Badaun, UP - Visiting rural Badaun is like being transported into some other century: Horsecarts being used as a commons means of transport; the odd bhishti (water carrier) seen carrying water in a goatskin bag; and worst of all – dry toilets and manual scavenging.

Although legally the practice of cleaning dry latrines and transporting human excreta has been banned in India since 1993, the practice continues in some parts of the country. In Badaun in western Uttar Pradesh, a survey done by the district administration this July showed 60,000 dry latrines were still being used in the district. These were manually cleaned by scavengers – most of whom are women – and regarded as ‘untouchables’.

One large family of 24 people has built 3 WCs connected to one single larger than usual pit. Sapikan, 70, labourer, says water required to flush is taken from a handpump close by. Key advantage: No flies, no smell. Pic: Sumita Thapar.

Over the last three months the district administration has made massive efforts to convert all dry toilets to pour-and-flush – a simple technology that involves connecting the seat to a soak pit using pipelines. The soak pit – which is about 1m deep and 1m in diameter – collects the sewage and can be used by a family of five for about five years. During this time the sewage turns to manure, and another similar pit is dug close to the first for the family’s use.

In Uttar Pradesh, 67% households have no toilet facilities with the figure going up to 84% in rural areas. In Badaun, since July this year, funds to the tune of Rs 5 crores have been released under the Total Sanitation Campaign – the Government’s flagship programme – to convert 35,000 dry latrines. Of these, 16,000 are ready and the rest under construction. The target is to convert the remaining 25,000 before the end of the year. District Magistrate Amit Gupta’s leadership and commitment has been enormous.

R S Chaudhuri, District Panchayati Raj Officer, Badaun, who has played a critical role in the programme explains that the drive gave conversion of dry toilets priority over construction of new ones. This is because proximity of the latrine to the living area causes serious health hazards. Intense community mobilisation efforts were made to raise awareness on issues of faecal contamination with food and drinking water. Community meetings, and involvement of local leaders went a long way in changing mindsets.

Over the last few months 1600 scavengers have been rehabilitated through benefits under various government schemes such as BPL card, NREGA, pension schemes etc.

 •  Change in inhuman tradition
 •  No end to manual scavenging?

The family is given Rs 1,500 to construct the latrine. Ask Chaudhuri what is the most difficult part of community mobilization and he says to win over the first household. “Once the first family starts digging its pit, the rest follow.” In fact, given that sanitation practices of a household affect the entire neighbourhood – stench, flies etc – community pressure towards change builds on its own.

Badaun is one of the ‘hotspot’ districts for polio eradication: Of the 66 blocks in Uttar Pradesh identified as high-risk for polio, 16 lie here. Says Amit Mehrotra, water and sanitation specialist, UNICEF: “Since polio spreads through the faeco-oral route, it is important to prevent drinking water contamination with faecal matter and end open defecation. Safe disposal of faeces – which means that no one should be able to touch, see or smell it – is critical. Since all of this happens in a dry latrines, converting these are an urgent priority.”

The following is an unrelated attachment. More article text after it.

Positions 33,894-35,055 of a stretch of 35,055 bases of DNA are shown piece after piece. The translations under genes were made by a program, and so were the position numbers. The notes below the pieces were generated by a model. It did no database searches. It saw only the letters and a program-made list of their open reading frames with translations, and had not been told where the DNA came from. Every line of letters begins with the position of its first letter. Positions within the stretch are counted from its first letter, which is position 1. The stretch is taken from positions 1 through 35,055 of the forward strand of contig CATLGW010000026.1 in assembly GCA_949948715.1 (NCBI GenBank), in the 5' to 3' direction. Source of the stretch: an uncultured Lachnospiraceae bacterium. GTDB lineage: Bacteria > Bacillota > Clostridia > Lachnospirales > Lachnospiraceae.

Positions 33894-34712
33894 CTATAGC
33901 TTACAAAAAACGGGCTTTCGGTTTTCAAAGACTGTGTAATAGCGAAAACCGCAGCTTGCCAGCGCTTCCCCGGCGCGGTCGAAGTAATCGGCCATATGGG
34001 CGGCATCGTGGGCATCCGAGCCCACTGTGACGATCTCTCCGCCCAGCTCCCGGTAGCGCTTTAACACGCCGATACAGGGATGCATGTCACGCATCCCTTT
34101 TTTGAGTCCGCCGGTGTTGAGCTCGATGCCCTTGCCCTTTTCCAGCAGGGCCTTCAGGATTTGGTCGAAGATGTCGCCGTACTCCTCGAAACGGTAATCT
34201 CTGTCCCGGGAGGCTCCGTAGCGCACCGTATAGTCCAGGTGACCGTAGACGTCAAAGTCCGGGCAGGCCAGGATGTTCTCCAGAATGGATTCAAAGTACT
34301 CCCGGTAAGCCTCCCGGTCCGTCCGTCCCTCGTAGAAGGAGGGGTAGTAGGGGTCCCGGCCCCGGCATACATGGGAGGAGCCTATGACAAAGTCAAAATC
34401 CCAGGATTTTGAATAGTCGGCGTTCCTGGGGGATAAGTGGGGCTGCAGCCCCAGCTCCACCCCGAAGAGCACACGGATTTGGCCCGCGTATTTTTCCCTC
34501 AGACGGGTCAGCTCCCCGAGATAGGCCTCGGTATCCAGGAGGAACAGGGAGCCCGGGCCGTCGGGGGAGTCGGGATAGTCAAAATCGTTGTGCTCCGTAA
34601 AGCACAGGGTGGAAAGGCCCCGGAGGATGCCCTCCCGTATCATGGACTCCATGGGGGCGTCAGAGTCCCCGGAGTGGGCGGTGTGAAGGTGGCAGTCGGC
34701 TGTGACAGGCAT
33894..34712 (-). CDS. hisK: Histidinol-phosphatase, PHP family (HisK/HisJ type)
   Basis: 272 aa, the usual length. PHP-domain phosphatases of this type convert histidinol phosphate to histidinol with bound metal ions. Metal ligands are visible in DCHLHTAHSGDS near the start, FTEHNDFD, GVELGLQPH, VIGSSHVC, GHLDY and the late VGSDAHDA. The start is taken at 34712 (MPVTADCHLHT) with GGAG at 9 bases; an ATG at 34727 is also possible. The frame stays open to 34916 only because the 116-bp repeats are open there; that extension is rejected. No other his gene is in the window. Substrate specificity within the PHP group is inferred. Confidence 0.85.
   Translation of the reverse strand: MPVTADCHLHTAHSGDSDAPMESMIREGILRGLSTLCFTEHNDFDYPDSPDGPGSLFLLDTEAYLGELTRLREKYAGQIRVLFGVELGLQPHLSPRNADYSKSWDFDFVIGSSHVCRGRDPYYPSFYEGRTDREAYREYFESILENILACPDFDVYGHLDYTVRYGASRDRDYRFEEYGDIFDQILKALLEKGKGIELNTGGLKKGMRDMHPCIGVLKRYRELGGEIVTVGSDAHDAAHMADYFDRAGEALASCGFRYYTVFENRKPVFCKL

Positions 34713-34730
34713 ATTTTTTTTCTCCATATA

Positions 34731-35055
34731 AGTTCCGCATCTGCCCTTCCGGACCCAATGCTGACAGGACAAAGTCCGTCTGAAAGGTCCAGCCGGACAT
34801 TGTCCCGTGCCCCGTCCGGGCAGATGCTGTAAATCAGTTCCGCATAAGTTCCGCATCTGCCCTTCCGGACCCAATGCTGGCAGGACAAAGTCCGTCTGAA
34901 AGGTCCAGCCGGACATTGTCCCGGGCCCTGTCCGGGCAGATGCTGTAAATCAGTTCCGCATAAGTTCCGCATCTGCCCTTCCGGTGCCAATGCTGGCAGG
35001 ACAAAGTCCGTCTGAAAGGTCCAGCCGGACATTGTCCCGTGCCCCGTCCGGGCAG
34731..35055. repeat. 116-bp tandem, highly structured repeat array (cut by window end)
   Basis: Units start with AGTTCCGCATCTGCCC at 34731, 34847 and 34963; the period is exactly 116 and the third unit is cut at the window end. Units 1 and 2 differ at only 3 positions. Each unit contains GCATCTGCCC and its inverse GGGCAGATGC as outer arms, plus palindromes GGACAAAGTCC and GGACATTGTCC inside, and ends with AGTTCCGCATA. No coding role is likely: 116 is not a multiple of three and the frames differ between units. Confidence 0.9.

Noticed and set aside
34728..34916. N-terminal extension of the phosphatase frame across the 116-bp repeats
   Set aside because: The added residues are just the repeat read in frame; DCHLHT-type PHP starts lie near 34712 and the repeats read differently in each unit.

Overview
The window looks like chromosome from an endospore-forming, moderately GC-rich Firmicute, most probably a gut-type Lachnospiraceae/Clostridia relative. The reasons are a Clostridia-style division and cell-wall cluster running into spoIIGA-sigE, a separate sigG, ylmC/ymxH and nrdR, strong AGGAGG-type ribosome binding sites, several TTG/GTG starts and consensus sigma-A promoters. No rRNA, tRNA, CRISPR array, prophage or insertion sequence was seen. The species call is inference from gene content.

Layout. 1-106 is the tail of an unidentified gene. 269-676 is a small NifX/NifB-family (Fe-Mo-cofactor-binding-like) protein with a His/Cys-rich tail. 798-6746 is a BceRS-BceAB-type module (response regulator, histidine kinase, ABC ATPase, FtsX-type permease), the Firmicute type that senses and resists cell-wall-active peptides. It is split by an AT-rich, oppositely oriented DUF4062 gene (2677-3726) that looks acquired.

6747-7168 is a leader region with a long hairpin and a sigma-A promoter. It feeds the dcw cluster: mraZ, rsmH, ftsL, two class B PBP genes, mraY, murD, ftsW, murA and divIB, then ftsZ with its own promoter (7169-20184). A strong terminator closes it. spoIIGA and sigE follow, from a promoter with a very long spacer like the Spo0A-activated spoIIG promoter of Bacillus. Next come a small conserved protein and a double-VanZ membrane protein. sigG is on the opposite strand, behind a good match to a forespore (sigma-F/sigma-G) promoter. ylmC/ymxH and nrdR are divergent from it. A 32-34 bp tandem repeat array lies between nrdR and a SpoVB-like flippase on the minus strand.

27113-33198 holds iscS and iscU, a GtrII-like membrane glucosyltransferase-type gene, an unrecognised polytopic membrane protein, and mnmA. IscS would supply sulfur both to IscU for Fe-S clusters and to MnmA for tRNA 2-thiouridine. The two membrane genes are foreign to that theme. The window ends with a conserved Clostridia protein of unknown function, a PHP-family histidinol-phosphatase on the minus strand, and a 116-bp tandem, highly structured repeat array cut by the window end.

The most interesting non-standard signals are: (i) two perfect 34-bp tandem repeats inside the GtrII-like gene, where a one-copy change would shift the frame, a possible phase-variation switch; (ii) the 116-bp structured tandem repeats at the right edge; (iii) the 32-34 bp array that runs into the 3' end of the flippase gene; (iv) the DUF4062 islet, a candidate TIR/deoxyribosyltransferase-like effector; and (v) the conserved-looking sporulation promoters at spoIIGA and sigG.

In Ramzanpur village in Kader Chowk, one of the district’s high-risk blocks, 1200 of the 1500 households were identified as having dry latrines. Of these, 710 have been converted to pour-and-flush over the last three months. Construction for the rest is underway and should be completed by the end of the year. New users say they are happy with the result: No dependence on scavenger, no foul smell, no flies, clean surroundings and better health for their families.

Babli, 35, got the toilet made 2 months ago. Her husband is a labourer, she has 6 children ages 2-14. Main advantage: “We can clean it ourself, we don’t have to depend on the cleaner. Pic: Sumita Thapar.

Another strategy used is to give alternate jobs to the scavengers. Clearly, once this labour is not available, people will be forced to convert their toilets. Most scavengers are women who live in a basti on the outskirts of the village. Men in the community do no work, alcoholism and domestic violence among them is high. While the women would like to move on to other jobs, social pressure on them is high as other communities don’t allow them alternate livelihood opportunities such as daily wage labour or setting up petty shops.

Says Chaudhuri: “It is important that rehabilitation and alternate livelihood for scavengers go together with community mobilisation among general community.” Over the last few months 1600 scavengers have been rehabilitated through benefits under various government schemes such as BPL card, NREGA, pension schemes etc. In addition, they are being given Rs 2,200 to construct the pour-and-flush toilet in their home so that they do not have to go out for open defecation. The scavengers fear hostility from other social groups, and hence welcome this facility.

The winds of change are strong and hopefully, finally, the inhuman practice of manual scavenging is close to an end.